Another frequent antagonist, Lieutenant Arthur Tragg of the homicide squad, has a discussion with Mason about his approach to the law. Mason is recovering from having been poisoned, and Tragg is investigating. In The Case of the Drowsy Mosquito (1943) he says:
How does it feel to be the victim for once? ... You've been sticking up for criminals and now you can see the other side of the picture."
"Not 'sticking up for criminals,'" (Mason) protested indignantly. "I have never stuck up for any criminal. I have merely asked for the orderly administration of an impartial justice... Due legal process is my own safeguard against being convicted unjustly. To my mind, that's government. That's law and order.
Other than what is learned of his character from the novels themselves, very little is known about Perry Mason. His family, personal life, background, and education are not depicted, although according to the first chapter of The Case of the Sleepwalker's Niece (1935), his astrological sign was Leo. Mason has a professional relationship with Paul Drake. Della Street is Mason's only evident (though not sharply delineated) romantic interest. It is known that he lives in an apartment because he is occasionally awakened from sleep to go to his office; he does not entertain anyone at home. His tastes in food are known because many scenes take place in restaurants, and that he is an excellent driver as shown by his participation in the occasional car chase. Other than those sketchy facts, there is so little physical description of him that the reader is not even sure what he looks like.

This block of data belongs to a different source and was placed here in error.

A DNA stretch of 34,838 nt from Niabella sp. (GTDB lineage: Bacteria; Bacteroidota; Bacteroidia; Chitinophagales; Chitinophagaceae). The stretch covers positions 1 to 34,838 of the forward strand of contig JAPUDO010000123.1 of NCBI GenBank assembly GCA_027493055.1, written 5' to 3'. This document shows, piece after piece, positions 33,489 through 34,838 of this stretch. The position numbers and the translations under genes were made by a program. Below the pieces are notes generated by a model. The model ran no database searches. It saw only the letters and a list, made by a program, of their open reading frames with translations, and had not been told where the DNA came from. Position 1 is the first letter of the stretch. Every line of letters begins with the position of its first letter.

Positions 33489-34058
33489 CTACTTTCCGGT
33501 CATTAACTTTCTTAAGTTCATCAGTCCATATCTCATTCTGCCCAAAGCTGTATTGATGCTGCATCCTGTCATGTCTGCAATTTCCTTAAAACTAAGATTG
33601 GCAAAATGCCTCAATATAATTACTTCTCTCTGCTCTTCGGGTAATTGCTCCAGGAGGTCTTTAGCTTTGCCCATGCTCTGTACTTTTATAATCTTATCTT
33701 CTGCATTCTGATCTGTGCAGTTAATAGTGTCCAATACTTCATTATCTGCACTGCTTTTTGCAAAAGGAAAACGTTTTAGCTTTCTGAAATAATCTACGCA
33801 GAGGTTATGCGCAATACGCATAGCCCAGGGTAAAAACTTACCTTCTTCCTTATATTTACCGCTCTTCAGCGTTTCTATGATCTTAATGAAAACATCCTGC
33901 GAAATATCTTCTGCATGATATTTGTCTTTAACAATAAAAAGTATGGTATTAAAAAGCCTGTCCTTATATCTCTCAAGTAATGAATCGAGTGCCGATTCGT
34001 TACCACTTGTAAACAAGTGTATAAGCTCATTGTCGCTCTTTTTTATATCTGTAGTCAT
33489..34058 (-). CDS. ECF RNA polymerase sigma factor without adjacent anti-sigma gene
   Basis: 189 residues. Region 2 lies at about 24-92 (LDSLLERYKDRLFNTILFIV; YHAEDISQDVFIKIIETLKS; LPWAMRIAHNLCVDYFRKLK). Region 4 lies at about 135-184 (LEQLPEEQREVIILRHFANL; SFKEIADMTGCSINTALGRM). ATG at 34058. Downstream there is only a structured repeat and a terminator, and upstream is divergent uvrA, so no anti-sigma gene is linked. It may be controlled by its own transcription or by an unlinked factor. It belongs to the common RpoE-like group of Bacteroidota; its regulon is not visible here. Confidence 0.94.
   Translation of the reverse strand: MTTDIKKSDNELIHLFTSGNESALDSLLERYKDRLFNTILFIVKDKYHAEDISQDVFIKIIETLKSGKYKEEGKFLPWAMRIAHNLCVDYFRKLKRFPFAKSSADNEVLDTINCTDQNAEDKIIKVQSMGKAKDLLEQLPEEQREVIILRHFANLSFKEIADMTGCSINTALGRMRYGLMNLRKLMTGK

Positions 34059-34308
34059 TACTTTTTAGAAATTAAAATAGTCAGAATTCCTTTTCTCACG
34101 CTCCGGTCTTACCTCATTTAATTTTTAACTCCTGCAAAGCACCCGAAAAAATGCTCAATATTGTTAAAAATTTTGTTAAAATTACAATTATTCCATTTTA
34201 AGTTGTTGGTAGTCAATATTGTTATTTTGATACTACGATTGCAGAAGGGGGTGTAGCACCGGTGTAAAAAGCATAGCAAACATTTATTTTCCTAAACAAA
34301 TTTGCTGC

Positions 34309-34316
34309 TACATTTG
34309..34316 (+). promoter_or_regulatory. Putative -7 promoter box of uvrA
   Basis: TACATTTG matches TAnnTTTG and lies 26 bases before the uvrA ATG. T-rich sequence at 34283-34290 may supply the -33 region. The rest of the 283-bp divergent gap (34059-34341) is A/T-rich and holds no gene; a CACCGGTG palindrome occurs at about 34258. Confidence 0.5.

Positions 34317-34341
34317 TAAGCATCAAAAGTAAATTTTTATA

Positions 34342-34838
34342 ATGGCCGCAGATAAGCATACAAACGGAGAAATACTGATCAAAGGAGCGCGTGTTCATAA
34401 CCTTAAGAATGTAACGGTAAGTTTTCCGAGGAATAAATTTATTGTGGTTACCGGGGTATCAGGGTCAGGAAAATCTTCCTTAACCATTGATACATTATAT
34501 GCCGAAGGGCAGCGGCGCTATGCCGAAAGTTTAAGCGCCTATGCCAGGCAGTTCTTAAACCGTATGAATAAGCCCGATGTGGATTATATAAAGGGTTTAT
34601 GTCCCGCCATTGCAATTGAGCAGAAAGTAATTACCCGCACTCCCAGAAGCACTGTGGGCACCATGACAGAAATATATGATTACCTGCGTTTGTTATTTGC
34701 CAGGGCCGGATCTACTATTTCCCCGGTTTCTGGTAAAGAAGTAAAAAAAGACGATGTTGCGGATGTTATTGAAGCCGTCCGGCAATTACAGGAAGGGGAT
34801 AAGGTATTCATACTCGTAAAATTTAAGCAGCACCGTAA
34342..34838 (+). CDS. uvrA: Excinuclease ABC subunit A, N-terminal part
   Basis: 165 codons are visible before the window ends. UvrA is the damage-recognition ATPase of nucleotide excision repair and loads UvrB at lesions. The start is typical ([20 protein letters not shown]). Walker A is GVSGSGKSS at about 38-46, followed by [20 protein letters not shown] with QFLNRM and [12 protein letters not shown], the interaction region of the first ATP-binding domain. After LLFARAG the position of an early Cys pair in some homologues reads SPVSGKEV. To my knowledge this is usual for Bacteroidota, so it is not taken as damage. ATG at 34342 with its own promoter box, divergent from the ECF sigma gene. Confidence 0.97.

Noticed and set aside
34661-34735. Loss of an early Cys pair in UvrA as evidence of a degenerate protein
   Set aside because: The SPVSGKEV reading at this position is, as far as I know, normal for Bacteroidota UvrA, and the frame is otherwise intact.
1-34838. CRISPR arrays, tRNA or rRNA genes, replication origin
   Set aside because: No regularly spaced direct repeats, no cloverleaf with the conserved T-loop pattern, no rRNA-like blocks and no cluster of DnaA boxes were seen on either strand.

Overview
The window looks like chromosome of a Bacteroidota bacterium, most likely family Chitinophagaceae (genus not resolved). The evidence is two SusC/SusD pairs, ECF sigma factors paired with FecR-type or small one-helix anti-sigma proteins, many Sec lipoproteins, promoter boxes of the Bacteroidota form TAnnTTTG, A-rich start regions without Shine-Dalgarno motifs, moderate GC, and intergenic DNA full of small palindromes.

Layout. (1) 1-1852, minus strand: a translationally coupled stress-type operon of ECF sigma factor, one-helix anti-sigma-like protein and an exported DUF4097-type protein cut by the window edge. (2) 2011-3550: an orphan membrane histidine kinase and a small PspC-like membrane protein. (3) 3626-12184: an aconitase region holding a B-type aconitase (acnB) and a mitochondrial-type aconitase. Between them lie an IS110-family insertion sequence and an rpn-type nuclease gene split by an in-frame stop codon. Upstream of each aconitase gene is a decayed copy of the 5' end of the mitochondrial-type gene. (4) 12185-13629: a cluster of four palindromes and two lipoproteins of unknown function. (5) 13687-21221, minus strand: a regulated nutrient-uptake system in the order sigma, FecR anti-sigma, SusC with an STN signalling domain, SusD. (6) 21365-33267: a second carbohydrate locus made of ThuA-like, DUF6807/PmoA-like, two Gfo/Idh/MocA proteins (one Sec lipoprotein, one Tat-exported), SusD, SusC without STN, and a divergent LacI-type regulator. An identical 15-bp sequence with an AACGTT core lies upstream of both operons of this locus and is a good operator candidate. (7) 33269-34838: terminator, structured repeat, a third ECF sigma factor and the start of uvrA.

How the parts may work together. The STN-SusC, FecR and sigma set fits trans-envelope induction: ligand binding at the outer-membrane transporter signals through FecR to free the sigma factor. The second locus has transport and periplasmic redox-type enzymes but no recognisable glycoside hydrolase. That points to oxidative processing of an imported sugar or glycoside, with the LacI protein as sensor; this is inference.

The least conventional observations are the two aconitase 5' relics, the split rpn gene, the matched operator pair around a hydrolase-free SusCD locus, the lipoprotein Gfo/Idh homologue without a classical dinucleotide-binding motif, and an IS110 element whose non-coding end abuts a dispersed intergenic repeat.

The 1930s films were not closely based on the character of Perry Mason as revealed in the books, and contain plot and character developments which are not accepted as canonical in the remainder of the books and adaptations. For instance, in one film, Mason marries his longtime secretary Della Street, while Paul Drake turns into comic sidekick Spudsy Drake.
Likewise the TV series diverges at times significantly from the books, which was a practical necessity considering that there were only about 80 Perry Mason novels written altogether and over 270 episodes of the TV series. Thus there was a need for a great deal of invented material, background, plots and characters - none of which material Gardner incorporated into his ongoing series of Perry Mason novels. In fact Gardner wrote over 30 more Perry Mason novels between 1957 when the TV series began, and his death in 1970.
Julian Symons has noted that Erle Stanley Gardner "had spent more than twenty years practicing law in California, and the knowledge he gained was put to good use in the Perry Mason stories, which hinge on points of law, forensic medicine or science as clever as a watch mechanism ... and also the total lack of characterization".